At present, the CBO data go through 2002. Released in March of this year,[10] the data show that between 1979 (the first year that the data cover) and 2002:


The average after-tax income of the top one percent of the population more than doubled, rising from $298,900 to $631,700. In other words, the after-tax income of households in the top one percent rose by $332,800, or 111 percent, over this period. (CBO adjusted these figures for inflation and expressed them in 2002 dollars. As noted, these dollar figures are not strictly comparable to the dollar figures in the IRS data cited above, because CBO and IRS do not use identical measures of income and for other reasons.)

  • By contrast, the average after-tax income of the middle fifth of the population rose a relatively modest 15 percent, or $5,700, over this period, reaching $43,700 in 2002.
  • The average after-tax income of the poorest fifth of the population rose only 5 percent, or $600, over the period, to $13,800 in 2002.

Because incomes grew fastest among the most affluent, this group’s share of the total national income grew as well.

  • The top one percent of the population received 11.4 percent of national after-tax income in 2002, up from its 7.5 percent share in 1979. (Each percentage point of after-tax income is equivalent to $62 billion in 2002 dollars.)
  • In contrast, the shares of national income received by various groups of low- and middle-income people all fell. The middle fifth of the population received 16.5 percent of the national after-tax income in 1979, but 15.8 percent in 2002. The bottom fifth received 6.8 percent of such income in 1979, but 5.1 percent in 2002.

Income was more concentrated at the very top of the income spectrum in 2002 (that is, even before the rise in income inequality in 2003) than in all but six years since the mid-1930s. This conclusion is reached by viewing the CBO data in conjunction with data from a ground-breaking historical analysis of income distribution trends published in a leading economics journal. [11] Viewed together, the studies indicate that the richest one percent of households received a larger share of the national income in 2002 than at any time since 1937, except for 1988 and the period from 1997 to 2001.[12]

Average After-Tax Income by Income Group
(in 2002 dollars)

Income Category



Percent Change

Dollar Change

Lowest fifth





Second fifth





Middle fifth





Fourth fifth





Top fifth





Top 1 Percent





Source: Congressional Budget Office, Effective Federal Tax Rates: 1979-2002, March 2005.

Federal Policies Are Exacerbating Income Disparities

The major tax bills that have been enacted since 2001 have served to further concentrate income at the top of the income spectrum. These tax cuts have helped high-income households far more than other households. This can be seen by examining information on the combined effect of the tax-cut bills adopted in 2001, 2002, and 2003. According to data from the Urban Institute-Brookings Institution Tax Policy Center:

  • In 2005, the bottom fifth of households will receive an average combined tax cut of $18 from these bills, raising their after-tax income by 0.3 percent.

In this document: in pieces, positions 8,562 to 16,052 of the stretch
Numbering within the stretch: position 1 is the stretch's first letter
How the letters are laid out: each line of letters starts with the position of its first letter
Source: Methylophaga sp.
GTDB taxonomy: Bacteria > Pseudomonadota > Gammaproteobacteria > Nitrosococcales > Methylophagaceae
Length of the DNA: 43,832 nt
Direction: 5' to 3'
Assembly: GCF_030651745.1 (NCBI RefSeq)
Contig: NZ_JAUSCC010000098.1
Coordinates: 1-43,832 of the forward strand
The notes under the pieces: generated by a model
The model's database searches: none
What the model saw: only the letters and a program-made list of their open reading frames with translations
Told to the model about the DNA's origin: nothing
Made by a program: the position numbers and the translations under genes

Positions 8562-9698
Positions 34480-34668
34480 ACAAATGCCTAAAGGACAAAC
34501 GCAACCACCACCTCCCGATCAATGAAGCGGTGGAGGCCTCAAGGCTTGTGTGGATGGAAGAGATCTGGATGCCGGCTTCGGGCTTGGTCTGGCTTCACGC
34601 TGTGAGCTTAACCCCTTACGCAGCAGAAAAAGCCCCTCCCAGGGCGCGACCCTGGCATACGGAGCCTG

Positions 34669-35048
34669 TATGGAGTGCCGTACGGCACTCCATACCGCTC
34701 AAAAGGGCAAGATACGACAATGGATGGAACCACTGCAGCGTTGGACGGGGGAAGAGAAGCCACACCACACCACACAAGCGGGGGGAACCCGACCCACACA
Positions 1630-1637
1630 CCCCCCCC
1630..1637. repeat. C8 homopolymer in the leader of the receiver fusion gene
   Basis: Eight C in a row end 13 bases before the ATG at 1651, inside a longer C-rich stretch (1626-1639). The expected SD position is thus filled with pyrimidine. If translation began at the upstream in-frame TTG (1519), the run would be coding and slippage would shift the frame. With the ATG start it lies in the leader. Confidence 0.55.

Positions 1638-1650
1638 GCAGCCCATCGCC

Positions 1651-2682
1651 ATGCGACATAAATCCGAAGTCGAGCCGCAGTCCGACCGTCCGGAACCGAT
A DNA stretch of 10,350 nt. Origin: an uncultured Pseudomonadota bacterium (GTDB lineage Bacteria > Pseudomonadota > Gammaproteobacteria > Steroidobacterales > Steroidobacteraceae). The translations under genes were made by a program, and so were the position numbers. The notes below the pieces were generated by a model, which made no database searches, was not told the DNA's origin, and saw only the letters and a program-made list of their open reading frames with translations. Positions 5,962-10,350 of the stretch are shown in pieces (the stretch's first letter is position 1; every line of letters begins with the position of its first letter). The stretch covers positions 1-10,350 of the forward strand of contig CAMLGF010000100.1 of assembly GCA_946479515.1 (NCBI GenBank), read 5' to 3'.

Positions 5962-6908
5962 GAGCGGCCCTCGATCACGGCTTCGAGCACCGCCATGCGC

• The middle fifth of households will receive an average tax reduction of $742, increasing their after-tax income by 2.6 percent.
  • The top one percent of households, however, will receive an average tax reduction this year of $34,900 — leading to a jump in their after-tax income of 4.6 percent.
  • And households with incomes exceeding $1 million will fare best of all, receiving an average tax cut of $103,000 — an increase of 5.4 percent in their after-tax income, more than double the percentage increase received by the middle fifth.

Further, some of the tax cuts that were enacted in 2001 are still being phased in. These tax cuts are heavily tilted to those at the top of the income scale. These tax cuts include the elimination of the tax on the nation’s largest estates as well as two tax cuts that will start to take effect in 2006 and will go almost entirely to high-income households (97 percent of the tax cuts from these two measures will go to people with incomes above $200,000).[13] Consequentially, the tax cuts ultimately will be even more skewed toward high-income households than they were in 2005.

To date, the President and Congress have taken little heed of the trend toward increasing income concentration, and have not shown concern about the degree to which the tax cuts are exacerbating income disparities. To the contrary, Congress (with the President’s support) is on track to pass “reconciliation” legislation this fall that is expected to include cuts to programs assisting low- and middle-income households at the same time that it extends tax cuts — such as the reduction in taxes on capital gains and dividend income — that are of primary benefit to high-income households. Such legislation would continue the pattern of recent years, under which actions by federal policymakers have contributed to a further widening of income disparities between the most affluent households and other Americans.

End Notes

[1] “Adjusted gross income” is defined as gross income reduced by certain amounts, such as interest paid on student loans or the amount of an IRA contribution that is not subject to taxation. AGI is the definition of income used by the IRS to calculate individual income tax liabilities.

[2] David Cay Johnston, “At the Very Top, a Surge in Income in ’03,” The New York Times, October 5, 2005, page C4.

[3] After adjusting for inflation, from 2003 to 2004 the average income of the top five percent of households rose by an average of $4,340 or 1.7 percent. By contrast, for example, the average income of the middle fifth of households fell by $300 or 0.7 percent.

[4] Isaac Shapiro, Richard Kogan, Aviva Aron-Dine, “How Does This Recovery Measure Up,” Center on Budget and Policy Priorities, August 9, 2005.

[5] Louis Lavelle, “A Payday For Performance,” Business Week online, April 18, 2005.

[6] Scott DeCarlo, “CEO Compensation,” Forbes, April 21, 2005.

[7] Congressional Budget Office, Monthly Budget Review, May 5, 2005.

[8] Congressional Budget Office, The Budget and Economic Outlook: An Update, August 2005.

[9] Federal Reserve Board Chairman Alan Greenspan, Testimony before the House Financial Services Committee, July 20, 2005.

[10] Congressional Budget Office, Historical Effective Federal Tax Rates: 1979 to 2002, March 2005.

[11] Thomas Pickety and Emmanuel Saez, “Income Inequality in the United States, 1913-1998,” Quarterly Journal of Economics, 118, 2003. Their tables have been updated through 2002 at

[12] Data for 1986 are ignored in this comparison. Incomes at the top were distorted that year because high-income taxpayers made temporary adjustments to their incomes in response to the enactment of the Tax Reform Act of 1986.

[13] Robert Greenstein, Joel Friedman, and Isaac Shapiro, “New Tax Cuts Primarily Benefiting Millionaires Slated to Take Effect in January,” Center on Budget and Policy Priorities, September 19, 2005.